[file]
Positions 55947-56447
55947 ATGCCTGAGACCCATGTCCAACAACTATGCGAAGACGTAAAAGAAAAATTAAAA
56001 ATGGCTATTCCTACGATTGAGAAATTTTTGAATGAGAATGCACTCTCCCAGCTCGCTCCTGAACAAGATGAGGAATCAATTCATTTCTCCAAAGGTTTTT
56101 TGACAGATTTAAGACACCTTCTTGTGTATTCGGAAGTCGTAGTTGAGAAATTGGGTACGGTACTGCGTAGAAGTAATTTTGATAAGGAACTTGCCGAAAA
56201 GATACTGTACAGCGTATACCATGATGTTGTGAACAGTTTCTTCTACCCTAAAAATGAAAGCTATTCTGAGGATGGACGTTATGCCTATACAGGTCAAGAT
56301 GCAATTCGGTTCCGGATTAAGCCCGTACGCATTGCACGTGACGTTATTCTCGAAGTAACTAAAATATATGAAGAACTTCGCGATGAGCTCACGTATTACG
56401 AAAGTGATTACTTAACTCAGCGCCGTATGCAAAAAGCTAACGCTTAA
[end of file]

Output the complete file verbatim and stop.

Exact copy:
Positions 55947-56447
55947 ATGCCTGAGACCCATGTCCAACAACTATGCGAAGACGTAAAAGAAAAATTAAAA
56001 ATGGCTATTCCTACGATTGAGAAATTTTTGAATGAGAATGCACTCTCCCAGCTCGCTCCTGAACAAGATGAGGAATCAATTCATTTCTCCAAAGGTTTTT
56101 TGACAGATTTAAGACACCTTCTTGTGTATTCGGAAGTCGTAGTTGAGAAATTGGGTACGGTACTGCGTAGAAGTAATTTTGATAAGGAACTTGCCGAAAA
56201 GATACTGTACAGCGTATACCATGATGTTGTGAACAGTTTCTTCTACCCTAAAAATGAAAGCTATTCTGAGGATGGACGTTATGCCTATACAGGTCAAGAT
56301 GCAATTCGGTTCCGGATTAAGCCCGTACGCATTGCACGTGACGTTATTCTCGAAGTAACTAAAATATATGAAGAACTTCGCGATGAGCTCACGTATTACG
56401 AAAGTGATTACTTAACTCAGCGCCGTATGCAAAAAGCTAACGCTTAA